Tuesday, February 1, 2011

Storm of the Century

So...it's been awhile. I've been really wrapped up in my photography lately.  I've been doing a 365 this year and it takes quite a bit of time every day. To keep up with my photos, you can check out (and follow!) my photo blog Views From a Small Town.

Okay, so with the apologies and plug out of the way, on to the Storm of the Century!



The Midwest was hit with what everyone has been calling the Storm of the Century. I'm not sure if it actually turned out that way, but it was a big storm. Some areas were hit with a blizzard, but for my little area of the Ozarks, we were mainly inundated with freezing rain. Luckily, it switched over to sleet, then snow before the ice accumulated to the point of taking down power lines.  That's not to say we are completely out of the woods. If the winds pick up enough, areas could still suffer power outages.

Severe winter storms affect the small towns differently than the cities. No worse, no better, but differently.

For those of us out in the sticks, severe winter storms can isolate us from the rest of the world. The plows don't hit the outer roads until the major roads have been cleared (sometimes until a day after the storm stops) and it can be weeks for the county roads to be plowed...if ever. County roads also keep the snow longer because the trees shade the road and keep the snow from melting.

Luckily, more of us have 4-wheel drive. Also, we know how to use it... Some people who live in the city have never used the 4-wheel drive in their SUVs. I no longer have a truck, but when I did, I would have my dad put a round bale of hay in the back to weigh it down prior to the storm hitting. 4-wheel drive doesn't mean more traction, just the ability to get out of the ditch if you slide off the road. The extra weight sure does help.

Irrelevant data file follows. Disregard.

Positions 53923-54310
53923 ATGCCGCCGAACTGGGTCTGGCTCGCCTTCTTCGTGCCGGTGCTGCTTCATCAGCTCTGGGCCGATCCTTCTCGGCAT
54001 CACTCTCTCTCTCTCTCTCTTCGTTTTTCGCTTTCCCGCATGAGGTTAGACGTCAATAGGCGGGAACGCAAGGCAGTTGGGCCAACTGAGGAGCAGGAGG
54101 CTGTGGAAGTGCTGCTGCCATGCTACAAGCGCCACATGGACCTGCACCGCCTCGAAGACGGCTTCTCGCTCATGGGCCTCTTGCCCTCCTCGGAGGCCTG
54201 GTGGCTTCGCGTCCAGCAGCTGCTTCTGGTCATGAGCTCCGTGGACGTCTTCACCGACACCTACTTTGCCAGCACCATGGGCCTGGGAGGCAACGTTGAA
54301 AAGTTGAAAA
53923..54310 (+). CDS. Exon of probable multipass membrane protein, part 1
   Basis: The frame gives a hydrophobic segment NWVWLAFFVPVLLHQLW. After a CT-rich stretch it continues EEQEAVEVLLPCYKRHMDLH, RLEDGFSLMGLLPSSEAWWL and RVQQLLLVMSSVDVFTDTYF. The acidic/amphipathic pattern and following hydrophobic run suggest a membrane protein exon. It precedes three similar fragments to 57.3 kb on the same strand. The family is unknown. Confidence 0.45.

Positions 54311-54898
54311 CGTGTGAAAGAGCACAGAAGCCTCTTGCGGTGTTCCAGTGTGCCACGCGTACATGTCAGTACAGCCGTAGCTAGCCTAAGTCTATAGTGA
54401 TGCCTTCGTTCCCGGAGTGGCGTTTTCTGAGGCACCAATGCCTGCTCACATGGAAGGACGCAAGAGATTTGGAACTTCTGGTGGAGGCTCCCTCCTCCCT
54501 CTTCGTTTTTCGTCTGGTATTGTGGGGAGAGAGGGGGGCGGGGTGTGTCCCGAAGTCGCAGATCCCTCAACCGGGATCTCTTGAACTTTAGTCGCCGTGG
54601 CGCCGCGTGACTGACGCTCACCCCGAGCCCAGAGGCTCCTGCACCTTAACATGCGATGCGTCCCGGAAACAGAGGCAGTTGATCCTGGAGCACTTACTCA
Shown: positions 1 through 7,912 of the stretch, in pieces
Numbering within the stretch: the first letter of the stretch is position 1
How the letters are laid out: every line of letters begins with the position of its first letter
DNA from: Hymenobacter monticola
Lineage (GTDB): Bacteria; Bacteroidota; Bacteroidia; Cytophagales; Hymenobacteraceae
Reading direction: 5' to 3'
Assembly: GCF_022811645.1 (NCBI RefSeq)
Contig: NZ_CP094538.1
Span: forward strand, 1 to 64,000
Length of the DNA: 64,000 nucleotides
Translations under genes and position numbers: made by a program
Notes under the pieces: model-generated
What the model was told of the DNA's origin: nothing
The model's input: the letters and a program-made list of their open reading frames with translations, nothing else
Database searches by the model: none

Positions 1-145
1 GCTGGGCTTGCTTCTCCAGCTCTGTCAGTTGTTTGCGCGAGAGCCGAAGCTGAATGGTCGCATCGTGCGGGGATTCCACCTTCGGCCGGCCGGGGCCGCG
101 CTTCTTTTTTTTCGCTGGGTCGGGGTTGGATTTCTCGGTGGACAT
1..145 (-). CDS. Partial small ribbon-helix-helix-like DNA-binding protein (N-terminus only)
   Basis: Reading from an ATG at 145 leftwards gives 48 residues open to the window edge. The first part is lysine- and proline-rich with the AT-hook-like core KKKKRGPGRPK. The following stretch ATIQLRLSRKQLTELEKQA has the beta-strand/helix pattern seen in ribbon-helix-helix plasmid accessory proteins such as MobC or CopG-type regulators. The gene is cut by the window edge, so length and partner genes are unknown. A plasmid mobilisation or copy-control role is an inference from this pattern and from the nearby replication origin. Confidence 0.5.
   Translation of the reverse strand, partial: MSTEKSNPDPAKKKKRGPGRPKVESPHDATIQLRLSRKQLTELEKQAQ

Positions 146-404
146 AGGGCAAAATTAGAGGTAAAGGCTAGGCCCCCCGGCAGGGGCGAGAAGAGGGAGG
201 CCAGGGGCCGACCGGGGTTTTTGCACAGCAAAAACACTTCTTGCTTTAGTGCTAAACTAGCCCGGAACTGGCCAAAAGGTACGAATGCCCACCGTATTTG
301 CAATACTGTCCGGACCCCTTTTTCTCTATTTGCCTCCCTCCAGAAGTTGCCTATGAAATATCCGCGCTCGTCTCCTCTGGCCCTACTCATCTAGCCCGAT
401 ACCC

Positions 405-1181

A lot of people in the country have gas to heat their house, and those who don't often have a generator to help power the necessities. I don't, but my parents do, so I have a place to go if my power goes out. Of  course, my dad would have to come and get me in the tractor, but still... Then there are all the wood stoves and fireplaces. To be fair, I'm not sure how many people in the city have options other than electricity, but I'm pretty sure most apartments run off electricity. Mine did when I was in college... Maybe that's were we have an advantage.

The stores are always packed before a storm. I'm sure that is the same no matter where you live. However, those who live in big cities (not the burbs) are close enough to grocers that stocking up isn't a necessity. When you live 10 miles from the nearest grocery...it's a must.

Also, if the power goes out, those in the country are the last to have their power turned back on. It's more important to get a neighborhood of 100 up and running, than to go out and make sure 5 houses out on one country road have power. I get that, but that is the way it is.

I spent two days before the storm prepping. I made sure that all the laundry and dishes were washed in case the power went out. I took out the trash, bought monthly groceries two days early, and filled the tank on the car. If the temps drop to well below freezing like they say it will (-12 is predicted), then I will leave my water running to keep the pipes from freezing.

At this point, the power is still on and I pray that it stays that way. I can't wait to go out tomorrow and brave the cold to take photos. Until then, here are some photos of what hit around my house today.


2 comments:

Christina Lin said...

I enjoy reading your blog- it gives me a glimpse of small town America. I live in Los Angeles and often dream about living the small town life. - Christina

Smalltown Girl said...

Thanks Christina! I have been away from my blog for awhile, but I'm hoping to get back to it. I think it is great for those that live in the city to see, at least a glimpse, of what small-town life is like. Especially those that think a "small town" is 30,000 because that isn't a metropolis. Try under 3,000 for us!